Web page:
Osteoarthritis is the most common type of hip arthritis; involving chronic wear-and-tear of the cartilage in the hip joint. When the cartilage is worn away, bone-to-bone contact is present, causing severe pain, decreased function and range of motion. Maintaining a healthy body weight plays a significant role in minimizing pain. Treatments for osteoarthritis include conservative management such as physical therapy and injections to alleviate the pain. In early arthritis, arthroscopic surgery may allow relief of pain, and may delay hip replacement. In advanced cases of osteoarthritis, a minimally invasive hip resurfacing or total hip replacement is the definitive treatment.
A total hip replacement involves removing the existing arthritis and placing a metal cup in the socket and a metal stem down the femur. There is a plastic, polyethylene liner that is placed between the metal ball and socket to provide non metal-on-metal weight bearing surfaces. After a hip resurfacing, patients are generally allowed to bear weight as tolerated.
This procedure can be done through an anterior or posterior approach. Robotic guidance may also be used in your hips replacement for component position accuracy.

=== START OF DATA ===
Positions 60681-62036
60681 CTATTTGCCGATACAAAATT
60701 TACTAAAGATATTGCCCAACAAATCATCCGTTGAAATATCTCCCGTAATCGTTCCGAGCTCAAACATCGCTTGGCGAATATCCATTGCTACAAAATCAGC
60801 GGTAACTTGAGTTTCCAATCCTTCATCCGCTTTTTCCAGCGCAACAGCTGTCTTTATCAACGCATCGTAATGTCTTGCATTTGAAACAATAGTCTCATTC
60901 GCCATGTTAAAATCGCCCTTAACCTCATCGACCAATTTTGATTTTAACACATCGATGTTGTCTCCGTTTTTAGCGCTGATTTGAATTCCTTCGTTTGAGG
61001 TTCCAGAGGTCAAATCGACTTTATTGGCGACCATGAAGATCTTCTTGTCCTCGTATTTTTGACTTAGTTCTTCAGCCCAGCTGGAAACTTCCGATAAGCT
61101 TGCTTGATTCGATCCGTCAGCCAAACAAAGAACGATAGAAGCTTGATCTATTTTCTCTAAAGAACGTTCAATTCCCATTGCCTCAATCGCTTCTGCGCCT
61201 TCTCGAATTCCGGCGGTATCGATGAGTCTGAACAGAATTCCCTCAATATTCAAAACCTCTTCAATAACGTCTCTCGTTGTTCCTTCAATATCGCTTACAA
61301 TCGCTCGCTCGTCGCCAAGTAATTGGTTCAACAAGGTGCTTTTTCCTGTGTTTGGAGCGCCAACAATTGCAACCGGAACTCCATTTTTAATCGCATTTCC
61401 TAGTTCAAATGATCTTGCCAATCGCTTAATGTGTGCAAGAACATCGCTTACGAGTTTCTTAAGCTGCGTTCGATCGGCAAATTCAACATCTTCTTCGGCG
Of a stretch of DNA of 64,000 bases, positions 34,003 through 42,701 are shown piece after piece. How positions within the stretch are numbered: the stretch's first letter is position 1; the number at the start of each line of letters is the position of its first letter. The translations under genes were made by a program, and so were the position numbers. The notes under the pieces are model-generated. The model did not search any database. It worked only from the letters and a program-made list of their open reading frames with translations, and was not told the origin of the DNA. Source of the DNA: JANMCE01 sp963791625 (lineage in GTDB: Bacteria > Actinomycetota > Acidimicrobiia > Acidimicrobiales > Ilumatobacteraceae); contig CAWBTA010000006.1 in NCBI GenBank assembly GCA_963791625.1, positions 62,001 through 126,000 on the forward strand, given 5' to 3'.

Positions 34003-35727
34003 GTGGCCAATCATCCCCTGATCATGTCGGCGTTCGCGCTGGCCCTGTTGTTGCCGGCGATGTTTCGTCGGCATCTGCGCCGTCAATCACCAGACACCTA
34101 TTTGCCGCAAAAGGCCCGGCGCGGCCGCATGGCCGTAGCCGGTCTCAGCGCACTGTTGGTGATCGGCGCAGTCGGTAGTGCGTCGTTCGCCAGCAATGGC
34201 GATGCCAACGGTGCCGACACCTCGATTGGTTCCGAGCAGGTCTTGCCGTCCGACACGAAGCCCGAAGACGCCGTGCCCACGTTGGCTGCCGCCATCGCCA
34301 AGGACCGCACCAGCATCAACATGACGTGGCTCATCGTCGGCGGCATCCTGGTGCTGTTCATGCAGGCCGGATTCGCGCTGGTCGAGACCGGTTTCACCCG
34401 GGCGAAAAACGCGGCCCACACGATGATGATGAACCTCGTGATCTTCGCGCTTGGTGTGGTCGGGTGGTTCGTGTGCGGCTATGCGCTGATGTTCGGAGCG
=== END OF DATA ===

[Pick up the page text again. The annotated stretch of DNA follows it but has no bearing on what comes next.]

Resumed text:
A hip resurfacing is considered a total hip replacement. Surgery involves removing the existing arthritis and placing a metal cap over the femoral head and a metal cup in the socket. This allows for smooth movement of the hip joint. A hip resurfacing has the advantage of preserving more of the patients native bone of the femur. This procedure is performed through a posterior approach. After a hip resurfacing, patients are generally allowed to bear weight as tolerated.
Who is a candidate for hip resurfacing?
Active males less than 60 years of age are generally candidates for a hip resurfacing. In rare cases, there may be too much damage to the femoral head in this group, rendering the patient a candidate only for a total hip replacement.